Frost’s father died of tuberculosis when Frost was 11 and his mother died of cancer when he was 26. In 1920, his younger sister was admitted to a mental hospital where she died 9 years later. His wife Elinor developed breast cancer in 1937 and died of heart failure in 1938. Frost had six kids with Elinor but only two of them outlived their father. One died just three days after birth, one died of cholera at the age of 8, one died at the age of 29 due to puerperal fever after childbirth and one committed suicide at the age of 38. Also mental illness ran in the Frost family with his wife, his sister, his daughter Irma and Robert himself suffering bouts of depression.

Robert's daughter Irma Frost
Irma Frost, who was one of Robert’s two kids who outlived him

 

#8 He was the first poet to honor a US presidential inauguration

At the age of 86, Frost was asked to write and recite a poem for President John F. Kennedy’s inauguration. On January 20, 1961, at the inauguration, Frost could not read the words due to the blur of the sun and his failing eyesight. Undaunted, Frost put aside the new poem and instead recited his famous poem “The Gift Outright”, which he had committed to memory. This was the first time a poet had honored a presidential inauguration.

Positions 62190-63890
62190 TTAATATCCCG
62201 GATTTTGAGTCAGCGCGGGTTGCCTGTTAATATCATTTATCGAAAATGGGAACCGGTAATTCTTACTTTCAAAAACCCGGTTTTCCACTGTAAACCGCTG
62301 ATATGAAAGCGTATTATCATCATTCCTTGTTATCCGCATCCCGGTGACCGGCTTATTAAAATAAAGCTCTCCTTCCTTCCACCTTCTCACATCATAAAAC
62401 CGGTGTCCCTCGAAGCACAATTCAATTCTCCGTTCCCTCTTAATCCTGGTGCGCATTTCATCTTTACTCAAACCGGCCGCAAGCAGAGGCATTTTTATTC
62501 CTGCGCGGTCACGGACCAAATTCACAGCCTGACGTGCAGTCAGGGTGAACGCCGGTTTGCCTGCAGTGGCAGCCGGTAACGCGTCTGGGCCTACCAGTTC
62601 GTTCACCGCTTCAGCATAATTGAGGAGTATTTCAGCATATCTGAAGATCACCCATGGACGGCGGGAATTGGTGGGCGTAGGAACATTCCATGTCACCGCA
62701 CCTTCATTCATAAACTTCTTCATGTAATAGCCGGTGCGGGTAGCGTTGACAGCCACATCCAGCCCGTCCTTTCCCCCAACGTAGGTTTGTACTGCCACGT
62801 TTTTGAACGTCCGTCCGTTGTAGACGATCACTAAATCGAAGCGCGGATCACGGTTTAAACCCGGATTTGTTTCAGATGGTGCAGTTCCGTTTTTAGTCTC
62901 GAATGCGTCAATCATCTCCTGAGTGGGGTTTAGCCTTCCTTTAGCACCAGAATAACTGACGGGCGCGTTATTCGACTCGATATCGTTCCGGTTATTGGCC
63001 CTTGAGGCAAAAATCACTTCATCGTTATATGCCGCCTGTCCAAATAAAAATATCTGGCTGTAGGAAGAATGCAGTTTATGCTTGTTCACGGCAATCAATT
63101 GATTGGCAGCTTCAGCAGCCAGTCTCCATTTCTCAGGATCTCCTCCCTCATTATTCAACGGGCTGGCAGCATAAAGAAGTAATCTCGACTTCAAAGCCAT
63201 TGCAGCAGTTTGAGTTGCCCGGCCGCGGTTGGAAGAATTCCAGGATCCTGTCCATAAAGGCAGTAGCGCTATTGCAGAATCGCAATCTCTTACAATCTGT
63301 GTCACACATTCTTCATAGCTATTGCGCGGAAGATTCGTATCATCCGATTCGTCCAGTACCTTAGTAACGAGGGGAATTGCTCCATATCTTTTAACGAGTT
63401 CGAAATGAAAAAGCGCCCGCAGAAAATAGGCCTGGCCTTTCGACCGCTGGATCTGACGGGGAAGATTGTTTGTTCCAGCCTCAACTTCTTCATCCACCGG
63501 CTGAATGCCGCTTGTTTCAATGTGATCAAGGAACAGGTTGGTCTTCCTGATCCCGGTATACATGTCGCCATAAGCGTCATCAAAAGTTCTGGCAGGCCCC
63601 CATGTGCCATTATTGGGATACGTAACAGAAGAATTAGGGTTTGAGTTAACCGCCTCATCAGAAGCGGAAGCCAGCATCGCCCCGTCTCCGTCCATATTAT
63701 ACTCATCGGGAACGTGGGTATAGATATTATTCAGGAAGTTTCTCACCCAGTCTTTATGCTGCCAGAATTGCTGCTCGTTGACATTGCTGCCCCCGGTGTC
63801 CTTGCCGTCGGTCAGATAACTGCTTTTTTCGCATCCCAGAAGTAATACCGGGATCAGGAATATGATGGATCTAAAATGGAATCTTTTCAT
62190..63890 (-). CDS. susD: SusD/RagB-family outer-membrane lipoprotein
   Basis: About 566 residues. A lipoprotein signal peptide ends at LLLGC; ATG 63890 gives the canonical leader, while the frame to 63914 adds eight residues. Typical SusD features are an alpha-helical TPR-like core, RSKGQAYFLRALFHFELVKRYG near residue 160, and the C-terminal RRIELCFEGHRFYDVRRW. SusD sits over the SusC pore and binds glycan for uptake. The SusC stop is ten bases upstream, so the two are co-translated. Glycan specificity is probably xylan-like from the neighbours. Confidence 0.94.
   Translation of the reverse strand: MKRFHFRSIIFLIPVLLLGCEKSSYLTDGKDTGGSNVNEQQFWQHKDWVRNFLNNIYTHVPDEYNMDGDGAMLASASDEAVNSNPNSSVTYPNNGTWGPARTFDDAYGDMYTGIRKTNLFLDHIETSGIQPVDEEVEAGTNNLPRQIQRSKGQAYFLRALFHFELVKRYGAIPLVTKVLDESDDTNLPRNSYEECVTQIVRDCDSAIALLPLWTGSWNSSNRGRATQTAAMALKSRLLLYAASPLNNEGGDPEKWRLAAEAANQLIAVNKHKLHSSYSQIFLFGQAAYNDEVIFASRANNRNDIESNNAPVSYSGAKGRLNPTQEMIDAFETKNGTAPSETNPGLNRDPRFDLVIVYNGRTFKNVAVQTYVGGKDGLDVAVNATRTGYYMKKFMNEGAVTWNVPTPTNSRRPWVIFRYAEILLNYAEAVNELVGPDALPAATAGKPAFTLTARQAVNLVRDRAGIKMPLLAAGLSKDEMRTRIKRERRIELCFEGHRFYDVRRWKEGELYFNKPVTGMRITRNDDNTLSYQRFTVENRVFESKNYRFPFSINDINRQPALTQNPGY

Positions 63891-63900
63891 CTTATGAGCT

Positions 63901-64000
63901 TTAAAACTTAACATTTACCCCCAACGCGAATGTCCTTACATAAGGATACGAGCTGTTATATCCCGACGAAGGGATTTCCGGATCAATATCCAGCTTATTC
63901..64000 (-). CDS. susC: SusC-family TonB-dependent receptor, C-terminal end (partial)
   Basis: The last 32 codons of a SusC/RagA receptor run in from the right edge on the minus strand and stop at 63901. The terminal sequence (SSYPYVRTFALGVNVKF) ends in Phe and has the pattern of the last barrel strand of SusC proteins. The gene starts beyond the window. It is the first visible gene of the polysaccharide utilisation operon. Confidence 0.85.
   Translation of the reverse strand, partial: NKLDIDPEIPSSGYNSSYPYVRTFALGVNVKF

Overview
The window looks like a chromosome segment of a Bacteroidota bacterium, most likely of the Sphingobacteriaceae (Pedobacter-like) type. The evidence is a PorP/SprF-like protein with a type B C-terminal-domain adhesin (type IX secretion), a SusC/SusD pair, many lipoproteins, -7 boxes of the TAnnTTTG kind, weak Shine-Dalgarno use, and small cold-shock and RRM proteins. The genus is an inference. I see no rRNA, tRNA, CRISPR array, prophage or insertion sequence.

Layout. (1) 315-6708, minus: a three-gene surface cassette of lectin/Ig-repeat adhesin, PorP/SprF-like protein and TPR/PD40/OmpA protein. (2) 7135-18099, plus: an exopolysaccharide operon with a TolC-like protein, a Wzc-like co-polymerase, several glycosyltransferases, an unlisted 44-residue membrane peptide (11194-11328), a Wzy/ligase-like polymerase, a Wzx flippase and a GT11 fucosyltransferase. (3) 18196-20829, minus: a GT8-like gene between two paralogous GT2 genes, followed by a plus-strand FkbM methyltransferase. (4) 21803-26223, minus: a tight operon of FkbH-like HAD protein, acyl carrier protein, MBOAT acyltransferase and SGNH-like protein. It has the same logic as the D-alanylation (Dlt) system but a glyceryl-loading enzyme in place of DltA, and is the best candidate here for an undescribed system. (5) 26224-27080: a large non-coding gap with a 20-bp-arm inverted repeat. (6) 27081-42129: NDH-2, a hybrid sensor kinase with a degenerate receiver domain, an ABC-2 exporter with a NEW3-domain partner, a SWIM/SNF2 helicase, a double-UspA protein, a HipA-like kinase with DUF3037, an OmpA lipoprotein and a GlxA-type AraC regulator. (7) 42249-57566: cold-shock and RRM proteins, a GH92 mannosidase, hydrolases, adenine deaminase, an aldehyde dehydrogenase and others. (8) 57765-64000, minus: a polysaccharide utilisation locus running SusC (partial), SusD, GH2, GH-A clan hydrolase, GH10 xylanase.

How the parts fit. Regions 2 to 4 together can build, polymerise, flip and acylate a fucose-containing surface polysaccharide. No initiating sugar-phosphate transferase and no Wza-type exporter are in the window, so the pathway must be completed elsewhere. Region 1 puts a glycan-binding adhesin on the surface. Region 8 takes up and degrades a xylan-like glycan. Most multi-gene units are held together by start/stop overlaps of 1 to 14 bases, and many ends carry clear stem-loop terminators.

Frost at John F. Kennedy's inauguration
Robert Frost reciting his poem at President John F. Kennedy’s inauguration

 

#9 His epitaph quotes a line from his poem, “The Lesson for Today”

On January 29, 1963, Robert Frost died in Boston due to complications from prostate surgery. He was buried at the Old Bennington Cemetery in Bennington, Vermont. The epitaph engraved on his tomb is the last line from his poem “The Lesson for Today (1942).” It reads: “I had a lover’s quarrel with the world.” Frost remains one of America’s leading literary figures and among the most popular and critically acclaimed poets of the twentieth century.

Robert Frost's Epitaph
Robert Frost’s Epitaph

 

#10 His most famous poem is “The Road Not Taken”

Robert Frost is known for realistically depicting rural life and for his command over American colloquial speech. Many of his poems are set in rural New England. Frost is also famous for his knowledge of human behavior and he used it to explore complex social and philosophical themes in his poems. “The Road Not Taken” is perhaps his most famous work. Other popular poems by him include “Stopping by the Woods on a Snowy Evening”, “Mending Wall” and “Acquainted with the Night”.